Fixing the NFL Overtime Rules
The Kansas City Chiefs and Buffalo Bills played one of the most entertaining games in NFL history to cap off one of the most electrifying weekends ever for pro football.
Josh Allen and Patrick Mahomes matched each other pass for pass in the AFC divisional playoff matchup. The two combined for 700 yards, seven passing touchdowns and no interceptions. This was the first time this has ever happened in an NFL playoff game according to Stathead.
The last two minutes of regulation began with three lead changes. This put the Bills ahead 36-33 with 13 seconds remaining. Somehow, the Chiefs managed to pick up 44 yards in just 10 seconds of game time. This set up Harrison Butker from 49 yards out to send the game to... overtime.
You know the saying. Leave your blood, sweat, and faith in coin flips on the field. Josh Allen called tails, the coin was sent skyward by John Hussey and it landed on heads. Mahomes got the ball thanks to a coin flip and he marched his team down the field for the touchdown and the victory. All jokes aside, the Chiefs won the coin flip and it aided them in winning the game. Does this mean if the Bills won the toss that they would have won the game? Of course not, but the odds would have been in their favor.
This conclusion sent twitter into an uproar. In one of the greatest quarterback battles in NFL history, a coin flip had kept one sidelined. Everyone, excluding Kansas City faithful, wanted to see Allen with another chance to match Mahomes. At this point, a better ending may have been for Mahomes and Allen to throw footballs into those Dr. Pepper trash cans that students use to compete for tuition money during college football season.
Brett Kollmann parrots many fans' frustration in much kinder words. The overtime rules took the fun away from us. We wanted to see Mahomes and Allen air it out until someone gave in.
Even Chief's head coach Andy Reid said he would welcome a rule change.
Before I offer my solution to the problem, I want to present some common criticisms that may be offered to changing the rules to begin with. Some may argue that if you wanted to win, your team should have won in the first 60 minutes or played defense in overtime. This claim is nonsense.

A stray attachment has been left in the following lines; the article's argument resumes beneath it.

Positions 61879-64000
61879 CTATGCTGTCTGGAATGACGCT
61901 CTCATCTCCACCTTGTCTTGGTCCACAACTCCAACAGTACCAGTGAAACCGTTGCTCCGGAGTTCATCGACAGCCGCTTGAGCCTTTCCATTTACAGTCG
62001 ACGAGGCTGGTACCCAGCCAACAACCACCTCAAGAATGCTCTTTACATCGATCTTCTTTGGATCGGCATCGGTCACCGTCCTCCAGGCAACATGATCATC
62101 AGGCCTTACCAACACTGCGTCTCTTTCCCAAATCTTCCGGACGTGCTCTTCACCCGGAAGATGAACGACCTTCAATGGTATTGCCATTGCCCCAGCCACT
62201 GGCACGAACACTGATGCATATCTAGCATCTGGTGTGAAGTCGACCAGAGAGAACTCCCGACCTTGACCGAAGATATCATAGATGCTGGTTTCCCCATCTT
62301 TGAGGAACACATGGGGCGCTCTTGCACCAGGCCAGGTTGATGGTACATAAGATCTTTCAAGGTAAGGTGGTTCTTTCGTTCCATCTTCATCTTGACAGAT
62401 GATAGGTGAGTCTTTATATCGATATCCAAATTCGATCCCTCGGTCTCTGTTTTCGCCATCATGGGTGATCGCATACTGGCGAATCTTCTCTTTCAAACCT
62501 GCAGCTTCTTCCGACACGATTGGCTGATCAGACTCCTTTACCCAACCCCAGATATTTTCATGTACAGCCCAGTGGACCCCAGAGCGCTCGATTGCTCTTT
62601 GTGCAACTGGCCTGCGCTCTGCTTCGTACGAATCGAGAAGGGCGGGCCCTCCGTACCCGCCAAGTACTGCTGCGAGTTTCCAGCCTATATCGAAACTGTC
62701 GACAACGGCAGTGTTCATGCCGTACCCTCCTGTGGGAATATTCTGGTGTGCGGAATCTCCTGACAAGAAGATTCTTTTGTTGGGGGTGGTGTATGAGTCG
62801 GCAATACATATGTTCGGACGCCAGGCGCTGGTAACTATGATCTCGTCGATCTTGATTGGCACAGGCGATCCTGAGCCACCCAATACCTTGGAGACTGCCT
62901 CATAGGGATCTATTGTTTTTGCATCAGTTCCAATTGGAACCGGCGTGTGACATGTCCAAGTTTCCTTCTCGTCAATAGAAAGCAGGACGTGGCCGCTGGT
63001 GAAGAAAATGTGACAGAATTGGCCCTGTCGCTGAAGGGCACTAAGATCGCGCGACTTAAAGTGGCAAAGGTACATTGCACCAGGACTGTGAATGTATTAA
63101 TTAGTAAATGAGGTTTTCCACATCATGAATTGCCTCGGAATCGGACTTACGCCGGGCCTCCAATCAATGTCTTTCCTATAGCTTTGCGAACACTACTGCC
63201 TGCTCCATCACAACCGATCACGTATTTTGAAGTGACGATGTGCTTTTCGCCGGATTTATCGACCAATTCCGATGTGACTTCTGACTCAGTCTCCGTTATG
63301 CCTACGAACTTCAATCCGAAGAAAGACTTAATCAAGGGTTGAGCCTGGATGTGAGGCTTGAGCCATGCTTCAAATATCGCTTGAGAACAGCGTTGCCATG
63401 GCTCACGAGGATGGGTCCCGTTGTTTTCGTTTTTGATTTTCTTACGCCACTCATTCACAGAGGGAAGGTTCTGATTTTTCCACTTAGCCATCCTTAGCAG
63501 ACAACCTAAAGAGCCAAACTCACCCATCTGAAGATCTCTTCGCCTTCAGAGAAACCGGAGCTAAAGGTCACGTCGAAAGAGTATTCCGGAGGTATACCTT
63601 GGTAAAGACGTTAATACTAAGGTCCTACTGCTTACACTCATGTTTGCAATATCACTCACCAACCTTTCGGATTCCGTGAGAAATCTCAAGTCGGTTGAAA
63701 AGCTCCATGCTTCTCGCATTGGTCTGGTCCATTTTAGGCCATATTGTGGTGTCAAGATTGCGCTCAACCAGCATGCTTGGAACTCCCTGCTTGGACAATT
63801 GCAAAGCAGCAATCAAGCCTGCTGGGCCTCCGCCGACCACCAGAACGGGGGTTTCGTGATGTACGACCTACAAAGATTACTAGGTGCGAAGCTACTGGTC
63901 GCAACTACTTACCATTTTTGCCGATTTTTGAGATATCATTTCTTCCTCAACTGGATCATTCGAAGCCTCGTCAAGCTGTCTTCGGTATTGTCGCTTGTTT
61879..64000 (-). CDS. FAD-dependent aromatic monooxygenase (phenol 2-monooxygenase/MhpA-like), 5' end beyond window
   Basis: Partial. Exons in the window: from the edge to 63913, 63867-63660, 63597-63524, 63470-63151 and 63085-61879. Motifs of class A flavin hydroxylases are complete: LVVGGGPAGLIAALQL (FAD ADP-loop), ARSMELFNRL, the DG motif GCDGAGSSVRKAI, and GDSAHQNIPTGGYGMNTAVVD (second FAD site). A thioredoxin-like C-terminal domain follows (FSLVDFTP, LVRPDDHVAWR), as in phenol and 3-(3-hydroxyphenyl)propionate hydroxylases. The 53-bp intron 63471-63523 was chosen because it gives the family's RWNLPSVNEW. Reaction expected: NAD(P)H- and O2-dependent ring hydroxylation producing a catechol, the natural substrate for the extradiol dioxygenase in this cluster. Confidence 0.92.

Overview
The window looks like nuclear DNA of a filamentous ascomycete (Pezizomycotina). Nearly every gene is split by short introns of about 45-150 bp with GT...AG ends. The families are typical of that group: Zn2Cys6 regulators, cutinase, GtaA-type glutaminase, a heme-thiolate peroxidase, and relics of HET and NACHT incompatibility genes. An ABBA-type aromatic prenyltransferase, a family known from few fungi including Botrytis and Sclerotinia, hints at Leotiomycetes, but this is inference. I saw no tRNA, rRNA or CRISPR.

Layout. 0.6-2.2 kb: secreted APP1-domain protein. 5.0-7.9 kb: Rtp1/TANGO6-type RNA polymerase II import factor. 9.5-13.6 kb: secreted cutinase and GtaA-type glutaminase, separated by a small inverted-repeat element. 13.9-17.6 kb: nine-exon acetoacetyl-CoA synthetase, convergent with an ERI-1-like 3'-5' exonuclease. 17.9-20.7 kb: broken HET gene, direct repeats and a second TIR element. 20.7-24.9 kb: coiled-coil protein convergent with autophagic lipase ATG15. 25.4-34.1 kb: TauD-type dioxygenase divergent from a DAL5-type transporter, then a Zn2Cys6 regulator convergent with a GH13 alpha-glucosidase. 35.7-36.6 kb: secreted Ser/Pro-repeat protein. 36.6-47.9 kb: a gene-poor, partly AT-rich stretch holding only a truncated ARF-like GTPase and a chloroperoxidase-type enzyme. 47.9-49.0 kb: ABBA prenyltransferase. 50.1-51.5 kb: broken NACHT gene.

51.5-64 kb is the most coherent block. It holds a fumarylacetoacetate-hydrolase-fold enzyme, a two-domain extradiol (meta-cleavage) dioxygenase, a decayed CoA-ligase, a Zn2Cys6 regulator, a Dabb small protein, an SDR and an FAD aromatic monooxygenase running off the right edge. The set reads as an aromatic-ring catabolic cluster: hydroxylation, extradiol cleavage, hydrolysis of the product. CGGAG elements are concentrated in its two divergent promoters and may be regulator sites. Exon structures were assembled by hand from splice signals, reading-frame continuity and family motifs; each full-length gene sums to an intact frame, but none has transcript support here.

According to Stathead, we have had 160 games played (a fairly large sample) under the current overtime rules in place since 2011. Of these, the team who gets the ball first has won 52% of the time, the team who kicks has won 42% and the other 6% have been ties which is possible in the regular season.
The team who gets the ball first clearly has some advantage. The NFL argues that their current rules are in place to prevent injuries. To address this claim my caveat is that my rule changes will apply only to postseason games. The regular season rules could be kept the same, or changed for continuity with the postseason.
Here are the most important aspects of the NFL's current postseason overtime rules:
- A coin toss decides which team gets to possess the ball.
- If the first team to possess the ball scores a touchdown it wins the game.
- If the first team to posses the ball kicks a field goal or fails to score play continues.
- If the second team to posses the ball takes the lead or is losing after its possession the game is over.
- If the second team to posses the ball kicks a game-tying field goal the game becomes sudden death.
There are other clock and timeout rules, but the rules above are the most important. Here are my proposed changes:
- A coin toss will be conducted just as if it were the beginning of a game.
- Both teams will have equal possessions. There will be no clock and no timeouts by coaches.
- The first overtime will be a normal possession. One team will kickoff and the other will start on offense. If the first team scores they will kickoff to the other. If they fail to score the other team takes over (via punt, turnover or turnover on downs). Regardless, the other team will get a possession and if they break the tie (or fail to score enough to match the opposing team) they win (or lose).
- If the game is still tied there will be a second overtime in which the team who lost the first coin toss will get to choose offense or defense. This time, both teams will start on the 25 yard line of the opposition (like college) and have alternating possessions. If either score a touchdown they must attempt a two-point conversion. Field goals are allowed.
- For the third overtime and beyond there will continue to be alternating possessions with each team having to go for two if they score a touchdown. However, no field goals are allowed and both teams start on the opposition’s 10 yard line (like high school). The game continues until someone is able to break the tie after equal possessions.
By combining pro, college, and high school football you get rules that ensure equality and ones that do not strip the game of field position and kickoffs until the second overtime like the college and high school game does out of the gate.
Even these rules would not make games last forever. And if they do, I guess we will just have to watch Patrick Mahomes and Josh Allen duke it out for eternity. Poor us.